As the name hints, AS SSD is a nifty little program written exclusively for solid-state drives. It can be run on a mechanical hard drive, but be warned what takes a few minutes will require the better part of an hour to complete! This handy tool measures sequential reads and writes in addition to the important 4KB random reads and writes, then ranks the results with a final score for quick comparisons with other SSDs.
In addition to the main test there is a secondary benchmark that simulates the type of data transferred for ISO, Program, and Game files. With version 1.6 a compression benchmark was also added although not utilized here. We selected this program for its precision, ability to generate large file sizes on the fly, and that it is written to bypass Windows 7’s automatic caching system. The tool does not bypass any onboard cache.
Interestingly, the Vertex 4 gets edged out by just a mere 15-30MB/s on the sequential read test, but puts forth some extraordinarily better 4K-thrd results compared to the m4, and in fact better 4K and 4k-thrd read results than every other SSD here, which is no small feat.
4K-Thrd is similar to the 4K test but spawns multiple requests; basically this tests how good the SSD is at handling multiple file actions at once, aka queue depth. Queue depth wasn’t an issue with HDDs as they were generally too slow to handle more than a few simultaneous IOPS at a time (as illustrated in our Iometer results), but with SSDs it is important to have a good controller with a high queue depth capability for the best, most consistent performance.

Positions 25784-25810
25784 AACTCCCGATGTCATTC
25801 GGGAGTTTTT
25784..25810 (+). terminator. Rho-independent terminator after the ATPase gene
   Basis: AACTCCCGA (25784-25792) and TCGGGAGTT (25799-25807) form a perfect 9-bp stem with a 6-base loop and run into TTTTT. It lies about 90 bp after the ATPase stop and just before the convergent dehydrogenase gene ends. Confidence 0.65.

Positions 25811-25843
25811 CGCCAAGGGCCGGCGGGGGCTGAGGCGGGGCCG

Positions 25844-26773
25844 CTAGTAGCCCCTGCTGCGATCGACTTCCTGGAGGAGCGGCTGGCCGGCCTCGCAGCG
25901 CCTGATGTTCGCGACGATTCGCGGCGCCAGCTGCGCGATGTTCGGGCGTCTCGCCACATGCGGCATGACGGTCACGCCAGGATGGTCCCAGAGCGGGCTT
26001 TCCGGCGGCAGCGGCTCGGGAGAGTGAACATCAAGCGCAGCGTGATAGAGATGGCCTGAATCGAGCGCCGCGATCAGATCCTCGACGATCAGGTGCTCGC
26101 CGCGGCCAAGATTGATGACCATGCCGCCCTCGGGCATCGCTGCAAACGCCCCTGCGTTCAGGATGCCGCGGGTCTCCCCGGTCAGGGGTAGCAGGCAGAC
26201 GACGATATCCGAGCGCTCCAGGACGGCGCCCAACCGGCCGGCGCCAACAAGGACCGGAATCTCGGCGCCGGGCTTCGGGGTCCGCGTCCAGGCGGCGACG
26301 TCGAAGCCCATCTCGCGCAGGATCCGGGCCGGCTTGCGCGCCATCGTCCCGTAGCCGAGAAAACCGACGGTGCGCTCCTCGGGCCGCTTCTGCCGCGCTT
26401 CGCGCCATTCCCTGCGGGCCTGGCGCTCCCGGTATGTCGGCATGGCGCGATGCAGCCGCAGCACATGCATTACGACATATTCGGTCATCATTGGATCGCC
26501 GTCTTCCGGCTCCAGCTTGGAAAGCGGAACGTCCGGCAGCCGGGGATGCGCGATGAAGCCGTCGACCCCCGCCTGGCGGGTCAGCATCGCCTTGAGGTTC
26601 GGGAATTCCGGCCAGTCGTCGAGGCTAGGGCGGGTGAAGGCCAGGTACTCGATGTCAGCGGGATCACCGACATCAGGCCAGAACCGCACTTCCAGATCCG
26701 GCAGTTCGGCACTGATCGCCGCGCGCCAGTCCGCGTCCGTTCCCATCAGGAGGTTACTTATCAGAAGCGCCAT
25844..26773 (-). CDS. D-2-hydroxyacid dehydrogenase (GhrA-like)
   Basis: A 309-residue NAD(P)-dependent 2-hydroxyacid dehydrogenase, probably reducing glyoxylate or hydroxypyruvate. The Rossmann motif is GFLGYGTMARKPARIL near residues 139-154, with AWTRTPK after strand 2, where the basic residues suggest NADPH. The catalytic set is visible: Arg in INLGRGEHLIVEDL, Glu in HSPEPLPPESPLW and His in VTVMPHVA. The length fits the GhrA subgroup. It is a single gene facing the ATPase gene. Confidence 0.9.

The Vertex 4 has no trouble taking an easy lead in all of the write tests, surprisingly able to offer better 4K-Thrd write performance than a SandForce SF-2281 can with best case sequential performance. Not only does it take the lead, but more importantly it delivers consistently better performance regardless of sequential writes or random write IOPS showing the V4’s firmware tuning to be fairly balanced.
While in real world performance nobody will notice the difference between 0.1ms and 0.03ms, it is nonetheless quite impressive to see OCZ’s claims about the ultra-low write access times to be reflected in the results. Noticeable or not, that is still a full order of magnitude difference in the access times and has to be pushing the boundary limits of the underlying NAND’s own capabilities.
With the strong performance in both reads and write tests it is no surprise to see the Vertex 4 get an average overall score of 1040, which is the highest AS SSD score we have seen to date. Individual read and write scores are also both comfortably higher than the nearest competitor at 405 and 424 respectively.